"Statistically I say, in 'The Upswing,' America is now polarized more than it has been ever in American history, with the possible — but I emphasize possible — exception of 1860 to '65," he said. "I'm not saying we're going to have a breakout civil war in the next two weeks. I'm not saying that. But I'm saying we're in almost uncharted territory. The whole country is. So Minnesota is, of course. How can Minnesota be immune from that?"
The Minnesota State Fair, by the way, has shrunk in times of social strife before. Attendance fell nearly 10 percent in the four years following the national turmoil of 1968.
And this is a very different Minnesota than in 1968: much bigger, and much more diverse.
Catherine Squires, the just-retired associate dean of the University of Minnesota's Humphrey School of Public Affairs, says the killing of George Floyd, the mass shooting of Black shoppers at a supermarket in Buffalo, New York, and the massacre at an elementary school in Uvalde, Texas, have left communities of color with a heightened sense of unease.
Like Putnam, she doesn't anticipate a tragedy at the fair — which does have metal detectors at the gates.
But Squires says most people don't appreciate the breadth of anxiety about simple safety in public.
"If we brought in our sense of, what does public safety mean? And how does it actually feel? And who is left out of my sense of public safety? I think that gets us into different conversations about what it means to have a Minnesota gathering, and what does it mean to be safe in public, or feel more secure, or feel at home? And I don't think we're having those conversations very much," she said.
And she says she thinks COVID has put people even more on edge.
"That's a really jarring thing to have happened on a mass scale," Squires said.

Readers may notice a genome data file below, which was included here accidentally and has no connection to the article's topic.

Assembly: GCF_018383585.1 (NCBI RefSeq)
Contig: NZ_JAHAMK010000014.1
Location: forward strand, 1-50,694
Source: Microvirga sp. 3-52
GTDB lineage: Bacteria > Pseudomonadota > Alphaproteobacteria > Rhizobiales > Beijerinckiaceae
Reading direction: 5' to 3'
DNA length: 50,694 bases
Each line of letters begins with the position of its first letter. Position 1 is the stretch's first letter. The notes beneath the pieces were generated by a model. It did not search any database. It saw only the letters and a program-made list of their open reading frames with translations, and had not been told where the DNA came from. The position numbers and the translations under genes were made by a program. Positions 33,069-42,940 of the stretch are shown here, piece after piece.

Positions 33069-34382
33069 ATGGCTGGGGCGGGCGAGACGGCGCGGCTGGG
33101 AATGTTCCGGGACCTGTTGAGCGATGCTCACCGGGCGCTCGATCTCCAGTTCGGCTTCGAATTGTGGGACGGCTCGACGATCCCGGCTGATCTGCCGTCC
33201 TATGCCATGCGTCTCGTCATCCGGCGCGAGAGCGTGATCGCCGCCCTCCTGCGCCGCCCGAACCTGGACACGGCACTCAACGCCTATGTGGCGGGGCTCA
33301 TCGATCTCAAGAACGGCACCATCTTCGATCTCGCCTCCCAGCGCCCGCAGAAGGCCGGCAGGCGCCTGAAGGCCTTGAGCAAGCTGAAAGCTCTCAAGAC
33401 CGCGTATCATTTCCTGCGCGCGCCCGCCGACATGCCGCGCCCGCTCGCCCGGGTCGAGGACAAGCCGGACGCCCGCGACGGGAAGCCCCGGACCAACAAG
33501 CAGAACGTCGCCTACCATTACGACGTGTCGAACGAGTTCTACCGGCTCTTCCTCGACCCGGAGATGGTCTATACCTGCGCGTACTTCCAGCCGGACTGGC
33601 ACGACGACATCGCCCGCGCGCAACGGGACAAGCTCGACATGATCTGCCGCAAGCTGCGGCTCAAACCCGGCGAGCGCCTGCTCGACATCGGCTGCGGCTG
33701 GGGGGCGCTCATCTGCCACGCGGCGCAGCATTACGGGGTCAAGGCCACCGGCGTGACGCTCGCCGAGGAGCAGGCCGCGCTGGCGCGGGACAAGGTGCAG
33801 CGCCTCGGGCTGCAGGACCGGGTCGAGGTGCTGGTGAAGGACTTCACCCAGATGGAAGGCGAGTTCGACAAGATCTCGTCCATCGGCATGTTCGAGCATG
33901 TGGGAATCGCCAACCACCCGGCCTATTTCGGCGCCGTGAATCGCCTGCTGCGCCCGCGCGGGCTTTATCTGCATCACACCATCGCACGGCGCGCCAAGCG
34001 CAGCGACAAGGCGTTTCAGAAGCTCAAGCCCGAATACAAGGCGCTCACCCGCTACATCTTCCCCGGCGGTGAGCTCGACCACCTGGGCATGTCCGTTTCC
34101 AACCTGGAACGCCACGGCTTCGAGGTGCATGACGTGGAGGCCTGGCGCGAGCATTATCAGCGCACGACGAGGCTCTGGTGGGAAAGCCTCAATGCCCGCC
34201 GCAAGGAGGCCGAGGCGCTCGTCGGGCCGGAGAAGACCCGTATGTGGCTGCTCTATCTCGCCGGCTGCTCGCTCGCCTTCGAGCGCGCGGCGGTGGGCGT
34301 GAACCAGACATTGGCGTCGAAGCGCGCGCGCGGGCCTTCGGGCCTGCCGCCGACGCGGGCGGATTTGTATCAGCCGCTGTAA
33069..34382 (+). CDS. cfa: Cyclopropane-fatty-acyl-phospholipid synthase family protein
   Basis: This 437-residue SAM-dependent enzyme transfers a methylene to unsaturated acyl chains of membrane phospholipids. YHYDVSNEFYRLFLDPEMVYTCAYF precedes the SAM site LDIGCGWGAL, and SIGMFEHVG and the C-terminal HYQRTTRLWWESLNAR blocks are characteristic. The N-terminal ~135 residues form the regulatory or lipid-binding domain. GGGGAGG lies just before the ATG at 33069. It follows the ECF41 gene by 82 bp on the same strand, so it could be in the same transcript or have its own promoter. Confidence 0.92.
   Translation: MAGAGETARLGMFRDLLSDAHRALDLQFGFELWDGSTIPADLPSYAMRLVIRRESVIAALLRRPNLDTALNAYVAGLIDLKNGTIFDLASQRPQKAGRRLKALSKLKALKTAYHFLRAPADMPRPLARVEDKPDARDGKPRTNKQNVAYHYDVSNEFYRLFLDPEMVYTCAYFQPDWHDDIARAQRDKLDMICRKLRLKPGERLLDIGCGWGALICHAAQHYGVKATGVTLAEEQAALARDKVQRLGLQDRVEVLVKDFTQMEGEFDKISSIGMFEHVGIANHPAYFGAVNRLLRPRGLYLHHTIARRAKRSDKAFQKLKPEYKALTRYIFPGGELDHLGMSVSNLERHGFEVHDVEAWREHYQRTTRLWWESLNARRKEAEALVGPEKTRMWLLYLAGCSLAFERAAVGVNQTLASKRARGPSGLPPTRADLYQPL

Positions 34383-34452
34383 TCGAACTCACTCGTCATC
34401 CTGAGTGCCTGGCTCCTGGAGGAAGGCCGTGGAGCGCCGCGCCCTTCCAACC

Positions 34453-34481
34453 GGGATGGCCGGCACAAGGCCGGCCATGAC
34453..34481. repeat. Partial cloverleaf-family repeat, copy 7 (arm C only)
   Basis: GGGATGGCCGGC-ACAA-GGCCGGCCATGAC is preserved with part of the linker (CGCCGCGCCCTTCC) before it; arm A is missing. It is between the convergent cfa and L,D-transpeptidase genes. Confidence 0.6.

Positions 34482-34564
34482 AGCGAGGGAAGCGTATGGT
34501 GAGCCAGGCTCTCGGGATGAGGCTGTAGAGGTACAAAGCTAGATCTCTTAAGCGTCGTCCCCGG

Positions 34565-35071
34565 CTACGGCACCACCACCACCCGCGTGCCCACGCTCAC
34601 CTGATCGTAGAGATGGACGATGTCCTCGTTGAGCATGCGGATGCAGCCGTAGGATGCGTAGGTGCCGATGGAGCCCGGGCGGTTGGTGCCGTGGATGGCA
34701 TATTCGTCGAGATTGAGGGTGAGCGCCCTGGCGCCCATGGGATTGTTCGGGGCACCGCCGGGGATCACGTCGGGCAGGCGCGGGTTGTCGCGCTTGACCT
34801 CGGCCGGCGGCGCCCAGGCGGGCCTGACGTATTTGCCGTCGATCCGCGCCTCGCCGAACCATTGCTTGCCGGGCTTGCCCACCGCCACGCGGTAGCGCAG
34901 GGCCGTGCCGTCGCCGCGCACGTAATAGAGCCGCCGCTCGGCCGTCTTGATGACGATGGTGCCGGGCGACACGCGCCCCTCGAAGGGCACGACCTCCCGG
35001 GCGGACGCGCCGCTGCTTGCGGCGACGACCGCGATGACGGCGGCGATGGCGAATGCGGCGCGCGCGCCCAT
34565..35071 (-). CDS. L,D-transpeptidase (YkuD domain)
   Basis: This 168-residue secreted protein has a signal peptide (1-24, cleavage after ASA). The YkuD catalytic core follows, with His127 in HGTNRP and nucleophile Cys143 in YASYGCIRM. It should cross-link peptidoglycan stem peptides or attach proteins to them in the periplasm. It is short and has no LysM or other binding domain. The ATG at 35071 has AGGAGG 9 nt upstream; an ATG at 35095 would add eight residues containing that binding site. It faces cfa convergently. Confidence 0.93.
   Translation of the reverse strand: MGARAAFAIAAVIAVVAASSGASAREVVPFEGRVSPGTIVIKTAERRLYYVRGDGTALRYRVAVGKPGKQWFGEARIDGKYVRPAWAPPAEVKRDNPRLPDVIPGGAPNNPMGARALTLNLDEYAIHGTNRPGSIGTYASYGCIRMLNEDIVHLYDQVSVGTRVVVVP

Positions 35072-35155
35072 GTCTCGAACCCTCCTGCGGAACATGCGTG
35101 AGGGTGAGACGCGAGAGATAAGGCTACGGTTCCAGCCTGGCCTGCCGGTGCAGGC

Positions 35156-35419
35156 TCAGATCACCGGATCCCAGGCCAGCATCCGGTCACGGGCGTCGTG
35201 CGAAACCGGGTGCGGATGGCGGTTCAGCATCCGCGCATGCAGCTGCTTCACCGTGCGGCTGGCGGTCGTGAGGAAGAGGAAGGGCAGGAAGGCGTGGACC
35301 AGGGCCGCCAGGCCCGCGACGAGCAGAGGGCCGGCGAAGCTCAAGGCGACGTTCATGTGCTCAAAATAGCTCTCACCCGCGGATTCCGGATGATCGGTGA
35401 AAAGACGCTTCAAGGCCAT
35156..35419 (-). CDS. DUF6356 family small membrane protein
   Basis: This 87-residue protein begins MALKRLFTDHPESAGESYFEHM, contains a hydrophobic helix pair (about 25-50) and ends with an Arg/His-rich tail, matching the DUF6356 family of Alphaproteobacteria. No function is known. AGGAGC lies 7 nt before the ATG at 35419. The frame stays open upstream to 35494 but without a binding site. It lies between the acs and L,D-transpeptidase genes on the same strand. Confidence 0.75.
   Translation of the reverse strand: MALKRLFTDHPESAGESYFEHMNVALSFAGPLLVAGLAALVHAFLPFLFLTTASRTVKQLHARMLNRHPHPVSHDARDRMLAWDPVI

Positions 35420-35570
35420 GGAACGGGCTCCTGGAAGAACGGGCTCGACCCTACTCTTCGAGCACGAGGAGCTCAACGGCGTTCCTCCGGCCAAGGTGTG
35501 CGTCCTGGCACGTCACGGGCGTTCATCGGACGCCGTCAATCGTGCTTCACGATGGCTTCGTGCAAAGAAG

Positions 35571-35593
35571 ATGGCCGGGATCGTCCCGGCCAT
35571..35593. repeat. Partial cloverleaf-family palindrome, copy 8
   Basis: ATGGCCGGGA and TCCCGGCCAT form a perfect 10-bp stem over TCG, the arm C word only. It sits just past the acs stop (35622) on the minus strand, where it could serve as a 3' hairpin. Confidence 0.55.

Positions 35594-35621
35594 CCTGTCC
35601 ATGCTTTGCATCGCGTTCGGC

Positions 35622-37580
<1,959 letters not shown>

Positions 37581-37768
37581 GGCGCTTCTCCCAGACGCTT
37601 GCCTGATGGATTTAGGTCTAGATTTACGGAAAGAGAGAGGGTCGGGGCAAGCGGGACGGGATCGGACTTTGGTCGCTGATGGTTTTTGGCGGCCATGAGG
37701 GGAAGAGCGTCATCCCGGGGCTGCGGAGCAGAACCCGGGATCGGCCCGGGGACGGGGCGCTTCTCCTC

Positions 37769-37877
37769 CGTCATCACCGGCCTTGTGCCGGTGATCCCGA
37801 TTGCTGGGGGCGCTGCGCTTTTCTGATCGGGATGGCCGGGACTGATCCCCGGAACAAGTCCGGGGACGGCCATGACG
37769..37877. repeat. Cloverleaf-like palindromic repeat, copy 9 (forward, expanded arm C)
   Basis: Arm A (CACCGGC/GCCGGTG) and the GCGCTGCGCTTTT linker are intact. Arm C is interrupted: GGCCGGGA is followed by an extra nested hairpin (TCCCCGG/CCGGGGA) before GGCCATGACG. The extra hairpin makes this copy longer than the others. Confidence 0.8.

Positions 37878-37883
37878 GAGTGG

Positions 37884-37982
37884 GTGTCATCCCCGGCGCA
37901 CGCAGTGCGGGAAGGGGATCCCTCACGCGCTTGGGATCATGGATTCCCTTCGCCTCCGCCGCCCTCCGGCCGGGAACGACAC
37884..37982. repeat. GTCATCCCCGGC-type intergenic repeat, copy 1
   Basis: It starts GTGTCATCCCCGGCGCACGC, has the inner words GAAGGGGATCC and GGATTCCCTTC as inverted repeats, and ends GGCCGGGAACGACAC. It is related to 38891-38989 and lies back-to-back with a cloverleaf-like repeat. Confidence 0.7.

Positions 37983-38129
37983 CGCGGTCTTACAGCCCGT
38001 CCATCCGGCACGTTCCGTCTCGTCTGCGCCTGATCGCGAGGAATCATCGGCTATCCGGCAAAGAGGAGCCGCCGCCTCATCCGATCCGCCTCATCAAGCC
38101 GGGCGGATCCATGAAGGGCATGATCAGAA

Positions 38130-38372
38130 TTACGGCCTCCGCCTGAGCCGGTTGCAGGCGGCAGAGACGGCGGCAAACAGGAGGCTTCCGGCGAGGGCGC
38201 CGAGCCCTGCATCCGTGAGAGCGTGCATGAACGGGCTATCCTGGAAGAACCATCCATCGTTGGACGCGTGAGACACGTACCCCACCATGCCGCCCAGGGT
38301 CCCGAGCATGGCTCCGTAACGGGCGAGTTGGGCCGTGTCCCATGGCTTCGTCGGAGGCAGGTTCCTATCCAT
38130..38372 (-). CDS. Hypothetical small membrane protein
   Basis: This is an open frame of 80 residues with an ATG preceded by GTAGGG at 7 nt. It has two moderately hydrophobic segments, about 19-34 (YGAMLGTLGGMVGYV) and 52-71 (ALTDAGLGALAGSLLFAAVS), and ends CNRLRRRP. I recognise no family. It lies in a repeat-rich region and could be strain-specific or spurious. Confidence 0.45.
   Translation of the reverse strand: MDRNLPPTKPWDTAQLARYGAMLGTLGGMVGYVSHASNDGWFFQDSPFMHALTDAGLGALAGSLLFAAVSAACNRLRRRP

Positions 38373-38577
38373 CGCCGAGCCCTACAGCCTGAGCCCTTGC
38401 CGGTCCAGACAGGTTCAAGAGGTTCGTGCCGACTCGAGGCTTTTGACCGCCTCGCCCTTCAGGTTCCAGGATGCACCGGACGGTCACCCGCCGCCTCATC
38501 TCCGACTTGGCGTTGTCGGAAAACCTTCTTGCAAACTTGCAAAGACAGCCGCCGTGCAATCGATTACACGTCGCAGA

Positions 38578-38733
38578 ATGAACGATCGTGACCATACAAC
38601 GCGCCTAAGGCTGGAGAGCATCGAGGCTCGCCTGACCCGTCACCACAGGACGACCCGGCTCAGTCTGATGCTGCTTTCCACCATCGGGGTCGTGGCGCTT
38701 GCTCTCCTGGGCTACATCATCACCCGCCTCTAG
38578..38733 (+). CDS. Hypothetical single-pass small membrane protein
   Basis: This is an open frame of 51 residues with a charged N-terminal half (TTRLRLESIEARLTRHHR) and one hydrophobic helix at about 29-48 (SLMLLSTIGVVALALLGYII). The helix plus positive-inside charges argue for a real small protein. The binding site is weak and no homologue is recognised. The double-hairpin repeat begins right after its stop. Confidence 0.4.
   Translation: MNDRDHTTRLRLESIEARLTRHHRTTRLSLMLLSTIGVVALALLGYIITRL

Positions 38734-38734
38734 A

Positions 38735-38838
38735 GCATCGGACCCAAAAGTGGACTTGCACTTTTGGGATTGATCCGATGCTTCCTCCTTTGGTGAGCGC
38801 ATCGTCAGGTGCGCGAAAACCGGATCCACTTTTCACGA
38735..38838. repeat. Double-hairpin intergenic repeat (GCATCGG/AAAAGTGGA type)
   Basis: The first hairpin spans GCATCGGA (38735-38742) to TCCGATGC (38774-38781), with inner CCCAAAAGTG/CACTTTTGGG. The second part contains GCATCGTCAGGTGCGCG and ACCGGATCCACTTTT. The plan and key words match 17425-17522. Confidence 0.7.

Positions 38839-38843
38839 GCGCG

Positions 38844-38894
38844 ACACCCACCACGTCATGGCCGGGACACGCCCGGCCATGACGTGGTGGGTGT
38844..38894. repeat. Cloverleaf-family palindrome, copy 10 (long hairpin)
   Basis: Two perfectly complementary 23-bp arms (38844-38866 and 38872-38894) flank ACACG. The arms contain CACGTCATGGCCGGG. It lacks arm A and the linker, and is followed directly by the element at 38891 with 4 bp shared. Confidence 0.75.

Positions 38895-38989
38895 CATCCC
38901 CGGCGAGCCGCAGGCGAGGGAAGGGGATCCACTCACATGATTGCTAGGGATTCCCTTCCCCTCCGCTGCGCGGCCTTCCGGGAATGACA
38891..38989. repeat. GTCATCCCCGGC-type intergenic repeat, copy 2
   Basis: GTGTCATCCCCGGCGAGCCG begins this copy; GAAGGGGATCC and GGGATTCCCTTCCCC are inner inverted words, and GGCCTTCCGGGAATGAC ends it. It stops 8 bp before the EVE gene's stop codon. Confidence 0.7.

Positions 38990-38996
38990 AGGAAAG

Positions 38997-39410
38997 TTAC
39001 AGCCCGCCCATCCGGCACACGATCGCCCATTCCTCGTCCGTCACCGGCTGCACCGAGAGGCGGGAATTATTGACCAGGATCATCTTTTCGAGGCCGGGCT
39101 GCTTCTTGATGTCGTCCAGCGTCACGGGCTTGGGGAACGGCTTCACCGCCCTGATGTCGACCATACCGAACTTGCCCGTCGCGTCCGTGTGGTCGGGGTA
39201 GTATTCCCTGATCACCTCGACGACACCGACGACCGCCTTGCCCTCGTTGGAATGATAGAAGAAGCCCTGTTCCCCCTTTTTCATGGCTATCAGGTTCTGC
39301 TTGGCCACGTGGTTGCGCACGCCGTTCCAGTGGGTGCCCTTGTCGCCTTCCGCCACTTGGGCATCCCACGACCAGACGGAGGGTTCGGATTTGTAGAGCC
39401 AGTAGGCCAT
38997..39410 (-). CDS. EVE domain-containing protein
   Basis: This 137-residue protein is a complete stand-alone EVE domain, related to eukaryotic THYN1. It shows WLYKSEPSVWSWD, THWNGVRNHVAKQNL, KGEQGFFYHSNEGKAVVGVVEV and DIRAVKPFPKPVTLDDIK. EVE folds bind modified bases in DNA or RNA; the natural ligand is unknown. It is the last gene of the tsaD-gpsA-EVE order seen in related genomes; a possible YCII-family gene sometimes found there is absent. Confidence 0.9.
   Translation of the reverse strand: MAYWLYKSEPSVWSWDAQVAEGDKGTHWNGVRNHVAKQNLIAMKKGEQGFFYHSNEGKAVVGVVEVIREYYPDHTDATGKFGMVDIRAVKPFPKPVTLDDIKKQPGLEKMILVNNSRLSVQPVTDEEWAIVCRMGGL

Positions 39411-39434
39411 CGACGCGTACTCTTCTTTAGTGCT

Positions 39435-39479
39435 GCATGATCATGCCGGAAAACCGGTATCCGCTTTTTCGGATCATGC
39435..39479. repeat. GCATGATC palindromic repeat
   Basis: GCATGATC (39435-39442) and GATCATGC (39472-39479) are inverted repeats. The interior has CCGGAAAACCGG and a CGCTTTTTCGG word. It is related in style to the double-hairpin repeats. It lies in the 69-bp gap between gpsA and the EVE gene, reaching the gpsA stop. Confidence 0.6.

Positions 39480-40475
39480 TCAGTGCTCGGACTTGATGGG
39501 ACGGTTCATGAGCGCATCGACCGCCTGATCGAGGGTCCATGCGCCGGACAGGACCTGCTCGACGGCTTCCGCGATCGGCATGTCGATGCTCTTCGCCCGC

‘The fair is their happy place’
Still, hundreds of thousands of people will stream through the fair's gates this year. It isn't going away.
Fair organizers say they think high gas prices and inflation pressures may actually get more people to the fair, as it's a relatively inexpensive entry — $17 per person this year, less for kids and seniors — and an affordable alternative to out-of-state trips.
And fair manager Jerry Hammer thinks people come to the fair for refuge.
"The fair has always been the place, where whatever is going on outside, you leave it out there," he said. "We hear it again and again and again, and it doesn't matter where we're hearing it from. It's people from all over — every place. The fair — this is what they say, I've heard it a lot — the fair is their happy place."
He also says the fair has worked hard to keep it that way — for instance, doubling the public safety budget since 2019, from $2 million to $4 million annually.
But Hammer also concedes the fair isn't just for Minnesota. It's of Minnesota, and there's no getting away from the worries that weigh on so many minds, from now three shopping mall gunfire incidents in eight months to the handful of COVID deaths the state still records every week.
They're legitimate worries, Hammer says, and he won't be surprised if some of those two million visitors from previous years stay home — at least for now.
"That's happening in, right now, at least two broad directions. People are not comfortable about their public safety, and they're not going to go anywhere. And also with COVID," he said. "Those two things will matter to some people, and since our audience is everybody, we don't expect those numbers."
But, Hammer says, they'll be welcome back when they're ready.